“I have growers that are custom-growing trees for me that I can’t find on the market – not necessarily types but forms, such as Carpinus limbed up 7-8 feet off the ground,” says Joseph Hillenmeyer, owner of Joseph Hillenmeyer & Associates, a landscape design firm in Lexington, Ky.

Education throughout the entire chain is another key to everyone’s success, McShane says.

“We invite installers in all of the time for education, and we have a great program for consumers,” McShane says. “Today’s consumer wants short, quick educational snippets – that’s the added value independent garden centers could offer. Interfacing with consumers goes a long way.”


One-on-One Relationships
Charlie Bowers, owner of Garden Gate Landscaping in Silver Spring, Md., found a way to simplify his business. He implemented a just-in-time plant buying system with Manor View Farms, a landscape distributor in Monkton, Md. Residential design/build landscaping, by its nature, results in gardens that contain a broad variety of plants, Bowers says.

“Economically it was no longer possible for us to buy and store and to work from a typical spring inventory of plants. And wholesale growers were no longer interested in dealing with the rich mix, but small quantity per unit, of our relatively small plant orders. They wanted to sell hundreds of each plant, not one to 25.”

 What’s hot and what’s not

Two or more links in the supply chain can follow a simple but effective strategy – sharing consumption numbers, said Bud Eskola of Next Level Consulting.

“I tell growers to ask their distributors what they sold last year and what they are forecasting this year. I tell growers to incorporate those sales and purchasing trends into their production plans,” he said.

The same holds true for the grower-to-retailer, grower-to-landscaper, distributor-to-landscaper and distributor-to-retailer partnerships.

“It is partnering with your customer, as some Japanese firms have done so well, that eliminates guesswork, waste and inefficiency, while allowing both parties to make a profit. It is based on trust to a great degree, something that even in our ‘we all get along together’ industry is frequently absent.”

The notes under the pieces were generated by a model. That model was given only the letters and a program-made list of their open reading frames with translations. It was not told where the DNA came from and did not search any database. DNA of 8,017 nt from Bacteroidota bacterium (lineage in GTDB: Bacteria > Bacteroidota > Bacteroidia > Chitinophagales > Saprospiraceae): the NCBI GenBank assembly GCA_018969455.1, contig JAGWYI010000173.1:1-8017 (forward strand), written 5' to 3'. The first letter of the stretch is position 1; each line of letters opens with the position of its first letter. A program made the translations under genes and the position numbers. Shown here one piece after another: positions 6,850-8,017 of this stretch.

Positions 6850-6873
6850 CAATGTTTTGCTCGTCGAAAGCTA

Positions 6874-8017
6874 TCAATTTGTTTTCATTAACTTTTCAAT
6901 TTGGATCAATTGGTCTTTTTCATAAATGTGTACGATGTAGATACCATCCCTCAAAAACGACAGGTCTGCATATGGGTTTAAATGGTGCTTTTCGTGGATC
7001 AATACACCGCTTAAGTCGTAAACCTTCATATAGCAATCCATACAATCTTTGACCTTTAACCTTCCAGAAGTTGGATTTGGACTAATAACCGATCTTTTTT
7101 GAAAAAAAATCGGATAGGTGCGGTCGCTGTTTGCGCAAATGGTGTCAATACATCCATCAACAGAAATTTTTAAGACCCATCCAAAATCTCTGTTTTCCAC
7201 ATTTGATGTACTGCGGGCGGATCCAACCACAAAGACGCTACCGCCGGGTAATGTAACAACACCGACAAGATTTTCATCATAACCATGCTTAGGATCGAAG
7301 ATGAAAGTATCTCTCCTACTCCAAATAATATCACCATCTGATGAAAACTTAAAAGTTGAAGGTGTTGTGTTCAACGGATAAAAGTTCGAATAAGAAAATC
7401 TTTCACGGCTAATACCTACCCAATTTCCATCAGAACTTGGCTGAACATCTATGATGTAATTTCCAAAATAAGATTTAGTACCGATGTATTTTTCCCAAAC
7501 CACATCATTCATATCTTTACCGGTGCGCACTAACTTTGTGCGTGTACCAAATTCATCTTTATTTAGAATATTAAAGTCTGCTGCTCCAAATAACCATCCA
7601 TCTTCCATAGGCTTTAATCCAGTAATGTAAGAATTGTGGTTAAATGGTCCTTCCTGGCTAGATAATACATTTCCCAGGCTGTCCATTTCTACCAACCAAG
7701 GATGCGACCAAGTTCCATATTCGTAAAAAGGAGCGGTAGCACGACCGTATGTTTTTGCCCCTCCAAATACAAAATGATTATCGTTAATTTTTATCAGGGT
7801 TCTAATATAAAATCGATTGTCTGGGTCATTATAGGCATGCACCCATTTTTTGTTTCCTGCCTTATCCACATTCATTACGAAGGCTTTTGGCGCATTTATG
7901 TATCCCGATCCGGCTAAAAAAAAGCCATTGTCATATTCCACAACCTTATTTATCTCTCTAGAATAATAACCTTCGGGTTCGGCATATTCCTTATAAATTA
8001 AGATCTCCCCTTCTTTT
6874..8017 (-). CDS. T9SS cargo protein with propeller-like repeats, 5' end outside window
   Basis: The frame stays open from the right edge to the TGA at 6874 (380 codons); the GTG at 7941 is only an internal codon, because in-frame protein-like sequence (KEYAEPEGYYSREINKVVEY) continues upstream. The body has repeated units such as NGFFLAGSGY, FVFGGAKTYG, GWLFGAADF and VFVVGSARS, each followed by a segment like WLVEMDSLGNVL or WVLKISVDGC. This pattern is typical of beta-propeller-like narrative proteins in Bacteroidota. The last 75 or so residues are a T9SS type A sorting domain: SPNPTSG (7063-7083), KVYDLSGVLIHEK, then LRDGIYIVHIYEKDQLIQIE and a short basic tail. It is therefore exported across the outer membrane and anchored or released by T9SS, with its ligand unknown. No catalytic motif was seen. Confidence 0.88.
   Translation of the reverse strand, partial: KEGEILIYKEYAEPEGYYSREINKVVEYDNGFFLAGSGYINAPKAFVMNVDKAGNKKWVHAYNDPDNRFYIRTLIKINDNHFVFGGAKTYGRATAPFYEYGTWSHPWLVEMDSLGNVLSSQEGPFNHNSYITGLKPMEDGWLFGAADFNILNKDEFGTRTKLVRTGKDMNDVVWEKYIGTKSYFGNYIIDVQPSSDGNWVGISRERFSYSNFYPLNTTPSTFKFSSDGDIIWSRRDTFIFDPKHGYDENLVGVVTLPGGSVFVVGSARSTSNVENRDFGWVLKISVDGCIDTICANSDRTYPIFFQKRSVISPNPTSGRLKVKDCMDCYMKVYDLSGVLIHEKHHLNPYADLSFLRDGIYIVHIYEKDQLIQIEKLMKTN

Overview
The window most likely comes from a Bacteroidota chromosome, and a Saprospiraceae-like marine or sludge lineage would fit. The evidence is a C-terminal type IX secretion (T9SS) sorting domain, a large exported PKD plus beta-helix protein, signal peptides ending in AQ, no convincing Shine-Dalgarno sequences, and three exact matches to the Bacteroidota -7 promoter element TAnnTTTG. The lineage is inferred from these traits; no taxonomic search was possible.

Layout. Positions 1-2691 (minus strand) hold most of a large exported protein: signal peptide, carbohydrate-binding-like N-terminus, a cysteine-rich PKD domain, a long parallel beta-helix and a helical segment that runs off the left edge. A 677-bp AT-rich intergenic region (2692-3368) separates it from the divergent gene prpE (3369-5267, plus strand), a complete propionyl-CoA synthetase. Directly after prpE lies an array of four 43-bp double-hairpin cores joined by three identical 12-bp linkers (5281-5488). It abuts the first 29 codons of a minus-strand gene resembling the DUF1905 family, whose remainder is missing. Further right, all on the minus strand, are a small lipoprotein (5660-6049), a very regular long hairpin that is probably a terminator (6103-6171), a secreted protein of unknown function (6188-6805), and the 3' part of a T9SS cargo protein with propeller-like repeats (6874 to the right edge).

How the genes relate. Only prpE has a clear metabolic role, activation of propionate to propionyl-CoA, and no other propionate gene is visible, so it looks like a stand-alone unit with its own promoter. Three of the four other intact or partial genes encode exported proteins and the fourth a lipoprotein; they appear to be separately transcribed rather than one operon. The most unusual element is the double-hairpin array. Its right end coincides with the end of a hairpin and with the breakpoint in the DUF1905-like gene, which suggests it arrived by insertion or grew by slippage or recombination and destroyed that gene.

For more: Bud Eskola, bud.eskola@nextlevelconsultingco.com

Bowers approached Manor View Farms with a proposition. Bowers offered Manor View all the plant business he possibly could in return for a personal sales representative that would hand-pick plants and deliver them to Bowers on a regular basis. This partnership improved Bowers’ business systems and saved him overhead dollars. Garden Gate sends the plant list for each project to Manor View, which coordinates the tagging and delivery of the plants just-in-time.

“Manor View gets a substantial increase in business volume and we no longer stock any plants,” Bowers says. “We eliminated a plant buyer and the associated overhead of the buyer and the folks who had to water and maintain the plants for months until they were sold.

“Today plants move from our loading dock to the projects within days or weeks. We hold a crew in on Thursday morning to unload plants and we have devised an easily adjustable irrigation system. Today our plant buying and handling overhead is minimal.”

Manor View Farm entered into this special partnership with Bowers 13 years ago. Now Manor View has at least 60 customers with the same set up.

“There are some kinks to iron out when you first begin a partnership like this one,” says Damon Nock, sales manager and buyer at Manor View Farm. Nock is also Bowers’ personal sales rep. “It doesn’t take long for things to start running smoothly. Trust is a big hurdle to overcome. The designer or contractor needs to learn to trust their personal sales representative.”


For more: The Ivy Farm, www.theivyfarm.com. McShane’s Nursery & Landscape Supply, www.mcshanesnursery.com. C.M. Hobbs Inc., www.cmhobbs.com. Joseph Hillenmeyer &
Associates,
www.josephhillenmeyer.com. Garden Gate Landscaping, www.gardengate.net. Manor View Farm, www.manorview.com.